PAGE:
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War of Words Escalates Between Francesa and DiPietro

Jason Barrett

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Mike Francesa occasionally likes to mix it up. Especially with other members of the media, and local franchises that don’t produce large levels of attention in New York City.

It’s no secret that Francesa’s interest in hockey is small, but with the New York Islanders in the playoffs, he’s given them a little bit of publicity. Unfortunately for the organization, it’s for the wrong reason.

Last week on WFAN, “The Sports Pope” as he’s often referred to, trashed the organization for the way they market their product.

“I’m going to be honest with you – they’re not very good at promoting themselves. They’re third rate at promoting themselves,” Francesa said.

“They don’t know how to promote themselves. They couldn’t even find the time to get the coach to show up here. We were willing to take him. They couldn’t even get him to the show on time. So I mean, they don’t know what they’re doing. They’re a little lost right now. They’re in a little deep. Now their players aren’t, but the organization is. Their organization right now as far as what it’s doing, especially from a PR standpoint, is lost. I mean, third rate at best.”

That led to former Islanders goalie-turned-radio host on 98.7 FM ESPN Rick DiPietro standing up for his former employer and firing back at Francesa. He spoke about the playoff experience being new to the Islanders, and in the process called Francesa a “fatso”.

Not one to let things go quietly, Francesa took the bait and responded. After delivering another jab to the Islanders organization by reminding fans that tickets were still available for Game 3 against the Tampa Bay Lightning, he saved some of his sharpest remarks for DiPietro.

“He felt he needed to protect the team that’s paying him, and I might have a warm spot for a team that was paying me through 2029 when I’ve done nothing but shoot my mouth off and bilk them out of a 15-year contract and have a losing record for my career,” said Mike.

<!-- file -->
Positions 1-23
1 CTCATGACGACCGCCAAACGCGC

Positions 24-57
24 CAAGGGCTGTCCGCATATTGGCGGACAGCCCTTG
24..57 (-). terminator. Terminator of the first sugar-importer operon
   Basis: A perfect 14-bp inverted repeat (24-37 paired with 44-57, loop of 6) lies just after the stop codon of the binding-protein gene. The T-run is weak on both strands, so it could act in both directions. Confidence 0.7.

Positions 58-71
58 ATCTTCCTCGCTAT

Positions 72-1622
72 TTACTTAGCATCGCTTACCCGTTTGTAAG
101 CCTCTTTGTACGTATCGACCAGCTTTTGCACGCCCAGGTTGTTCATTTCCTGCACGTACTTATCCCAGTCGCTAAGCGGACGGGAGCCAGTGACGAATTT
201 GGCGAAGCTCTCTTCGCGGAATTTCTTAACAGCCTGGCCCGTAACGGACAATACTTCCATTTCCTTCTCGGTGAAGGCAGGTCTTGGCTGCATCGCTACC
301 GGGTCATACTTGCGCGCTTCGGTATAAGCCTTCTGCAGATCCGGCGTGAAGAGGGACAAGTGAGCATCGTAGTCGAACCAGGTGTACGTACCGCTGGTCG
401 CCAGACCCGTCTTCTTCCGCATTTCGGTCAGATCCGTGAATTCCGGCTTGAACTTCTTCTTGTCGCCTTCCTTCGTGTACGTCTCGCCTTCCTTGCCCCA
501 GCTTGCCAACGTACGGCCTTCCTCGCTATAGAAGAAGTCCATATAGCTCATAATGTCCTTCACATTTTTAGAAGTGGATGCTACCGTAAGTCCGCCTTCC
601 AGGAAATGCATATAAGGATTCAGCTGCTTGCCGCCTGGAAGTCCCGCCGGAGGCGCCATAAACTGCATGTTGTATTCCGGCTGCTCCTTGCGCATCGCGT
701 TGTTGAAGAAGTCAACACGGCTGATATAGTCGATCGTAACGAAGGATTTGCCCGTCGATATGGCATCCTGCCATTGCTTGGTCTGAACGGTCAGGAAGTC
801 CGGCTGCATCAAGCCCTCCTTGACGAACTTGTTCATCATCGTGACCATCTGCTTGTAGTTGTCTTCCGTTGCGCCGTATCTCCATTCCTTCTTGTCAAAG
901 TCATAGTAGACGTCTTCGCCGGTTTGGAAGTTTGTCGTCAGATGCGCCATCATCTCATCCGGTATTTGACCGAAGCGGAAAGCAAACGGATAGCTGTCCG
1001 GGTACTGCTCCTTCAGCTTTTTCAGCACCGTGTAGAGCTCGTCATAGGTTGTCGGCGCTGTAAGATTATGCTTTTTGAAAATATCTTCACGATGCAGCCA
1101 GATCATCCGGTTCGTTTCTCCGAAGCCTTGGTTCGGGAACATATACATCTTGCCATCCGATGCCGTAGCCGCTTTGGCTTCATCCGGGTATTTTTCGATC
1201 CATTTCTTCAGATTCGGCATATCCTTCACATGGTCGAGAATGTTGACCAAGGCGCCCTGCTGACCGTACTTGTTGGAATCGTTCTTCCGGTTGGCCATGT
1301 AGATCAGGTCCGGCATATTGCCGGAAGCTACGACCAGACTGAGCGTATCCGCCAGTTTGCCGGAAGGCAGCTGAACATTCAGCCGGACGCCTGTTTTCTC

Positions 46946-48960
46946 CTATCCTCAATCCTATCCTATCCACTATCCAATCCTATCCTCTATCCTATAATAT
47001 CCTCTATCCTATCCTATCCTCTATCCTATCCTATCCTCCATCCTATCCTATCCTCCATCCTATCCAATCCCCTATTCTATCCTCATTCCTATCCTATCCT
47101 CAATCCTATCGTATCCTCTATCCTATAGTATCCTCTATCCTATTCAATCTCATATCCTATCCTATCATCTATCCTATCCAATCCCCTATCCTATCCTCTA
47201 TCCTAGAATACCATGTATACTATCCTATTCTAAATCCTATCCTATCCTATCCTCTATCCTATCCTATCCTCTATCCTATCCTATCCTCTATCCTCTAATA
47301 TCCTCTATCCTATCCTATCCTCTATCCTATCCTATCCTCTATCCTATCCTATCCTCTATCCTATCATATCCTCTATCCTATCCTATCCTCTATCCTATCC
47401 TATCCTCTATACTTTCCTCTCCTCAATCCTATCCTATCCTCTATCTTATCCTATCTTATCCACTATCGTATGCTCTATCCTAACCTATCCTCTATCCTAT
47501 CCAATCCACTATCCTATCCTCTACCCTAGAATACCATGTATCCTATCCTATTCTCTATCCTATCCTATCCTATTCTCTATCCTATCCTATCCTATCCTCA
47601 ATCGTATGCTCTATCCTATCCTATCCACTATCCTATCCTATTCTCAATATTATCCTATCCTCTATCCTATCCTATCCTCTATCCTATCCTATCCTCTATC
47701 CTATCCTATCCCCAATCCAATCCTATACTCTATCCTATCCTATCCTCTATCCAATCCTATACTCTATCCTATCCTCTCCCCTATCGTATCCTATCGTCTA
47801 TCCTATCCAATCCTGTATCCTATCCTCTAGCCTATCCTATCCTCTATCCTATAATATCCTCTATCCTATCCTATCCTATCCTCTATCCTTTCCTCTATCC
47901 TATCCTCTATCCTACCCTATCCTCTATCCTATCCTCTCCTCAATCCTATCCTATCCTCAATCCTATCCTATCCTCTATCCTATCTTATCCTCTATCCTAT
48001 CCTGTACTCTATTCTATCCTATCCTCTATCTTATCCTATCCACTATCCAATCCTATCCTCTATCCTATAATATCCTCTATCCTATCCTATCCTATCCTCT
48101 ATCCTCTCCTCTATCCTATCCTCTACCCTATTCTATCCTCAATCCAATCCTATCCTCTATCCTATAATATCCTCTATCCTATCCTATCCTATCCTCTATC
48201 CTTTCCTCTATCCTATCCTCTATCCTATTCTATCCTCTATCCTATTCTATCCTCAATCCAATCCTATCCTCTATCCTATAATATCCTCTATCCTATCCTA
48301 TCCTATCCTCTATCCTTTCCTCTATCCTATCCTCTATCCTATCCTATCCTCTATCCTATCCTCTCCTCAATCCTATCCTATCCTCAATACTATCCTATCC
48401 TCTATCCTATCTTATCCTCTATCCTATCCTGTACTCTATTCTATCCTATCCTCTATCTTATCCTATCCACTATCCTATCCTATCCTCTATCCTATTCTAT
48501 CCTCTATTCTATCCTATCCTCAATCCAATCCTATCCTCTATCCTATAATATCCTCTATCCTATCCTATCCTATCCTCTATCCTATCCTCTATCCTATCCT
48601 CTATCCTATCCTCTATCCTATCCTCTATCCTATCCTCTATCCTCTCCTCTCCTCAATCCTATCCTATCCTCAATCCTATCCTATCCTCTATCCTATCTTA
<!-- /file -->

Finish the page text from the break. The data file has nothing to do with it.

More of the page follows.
“Just shut your mouth and be happy you have somewhere to go to work every day. From what I understand, you play goalie better than you’re on the radio, which isn’t saying much. Stick to a league you can compete in. In the radio business, you’re you and I’m Gordie Howe. The happiest day of their life was getting out from under that 15-year mess.”

Upon hearing of Francesa’s comments, DiPietro responded by labeling the WFAN talk show host as “Sports Precious”, “Radio Precious”, and asserting that he hopes Francesa will call into the show after he performs in July at the Coney Island Hot Dog eating competition.

Sports Radio News

Dan Dakich: Craig Carton is ‘The Way Talk Radio Should Be’

“If you’re being critical because you want to be the guy that’s always critical I don’t think you can do that either. I think you gotta be honest. And criticism comes with it.”

Jordan Bondurant

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Craig Carton has prided himself on being one of those hosts who tells it like it is, especially when talking about New York’s pro sports teams.

That willingness to call a spade a spade and levy criticism on teams like the Jets and Giants, especially when things are not going well on the field, is something Dan Dakich has always seen as a recipe for success in the industry.